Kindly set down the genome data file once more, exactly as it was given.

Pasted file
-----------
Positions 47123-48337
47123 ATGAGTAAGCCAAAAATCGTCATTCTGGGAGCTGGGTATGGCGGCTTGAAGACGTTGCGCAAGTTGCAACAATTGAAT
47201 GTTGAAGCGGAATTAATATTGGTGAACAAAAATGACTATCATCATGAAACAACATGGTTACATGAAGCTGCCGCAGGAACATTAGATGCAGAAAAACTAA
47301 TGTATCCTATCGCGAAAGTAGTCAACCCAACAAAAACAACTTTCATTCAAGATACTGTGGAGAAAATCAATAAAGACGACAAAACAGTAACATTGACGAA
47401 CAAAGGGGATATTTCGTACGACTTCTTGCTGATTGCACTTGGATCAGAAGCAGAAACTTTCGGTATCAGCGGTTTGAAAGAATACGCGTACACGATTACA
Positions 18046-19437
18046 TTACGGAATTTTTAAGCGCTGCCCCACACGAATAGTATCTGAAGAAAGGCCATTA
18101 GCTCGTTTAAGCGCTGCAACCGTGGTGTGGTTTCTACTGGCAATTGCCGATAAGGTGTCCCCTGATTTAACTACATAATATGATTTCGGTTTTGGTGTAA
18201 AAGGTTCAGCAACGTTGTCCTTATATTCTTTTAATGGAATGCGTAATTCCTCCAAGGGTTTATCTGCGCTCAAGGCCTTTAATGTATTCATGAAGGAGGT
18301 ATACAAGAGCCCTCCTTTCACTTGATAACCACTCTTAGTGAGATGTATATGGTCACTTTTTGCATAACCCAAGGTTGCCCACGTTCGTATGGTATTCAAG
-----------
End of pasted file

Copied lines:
Positions 47123-48337
47123 ATGAGTAAGCCAAAAATCGTCATTCTGGGAGCTGGGTATGGCGGCTTGAAGACGTTGCGCAAGTTGCAACAATTGAAT
47201 GTTGAAGCGGAATTAATATTGGTGAACAAAAATGACTATCATCATGAAACAACATGGTTACATGAAGCTGCCGCAGGAACATTAGATGCAGAAAAACTAA
47301 TGTATCCTATCGCGAAAGTAGTCAACCCAACAAAAACAACTTTCATTCAAGATACTGTGGAGAAAATCAATAAAGACGACAAAACAGTAACATTGACGAA
47401 CAAAGGGGATATTTCGTACGACTTCTTGCTGATTGCACTTGGATCAGAAGCAGAAACTTTCGGTATCAGCGGTTTGAAAGAATACGCGTACACGATTACA
Positions 18046-19437
18046 TTACGGAATTTTTAAGCGCTGCCCCACACGAATAGTATCTGAAGAAAGGCCATTA
18101 GCTCGTTTAAGCGCTGCAACCGTGGTGTGGTTTCTACTGGCAATTGCCGATAAGGTGTCCCCTGATTTAACTACATAATATGATTTCGGTTTTGGTGTAA
18201 AAGGTTCAGCAACGTTGTCCTTATATTCTTTTAATGGAATGCGTAATTCCTCCAAGGGTTTATCTGCGCTCAAGGCCTTTAATGTATTCATGAAGGAGGT
18301 ATACAAGAGCCCTCCTTTCACTTGATAACCACTCTTAGTGAGATGTATATGGTCACTTTTTGCATAACCCAAGGTTGCCCACGTTCGTATGGTATTCAAG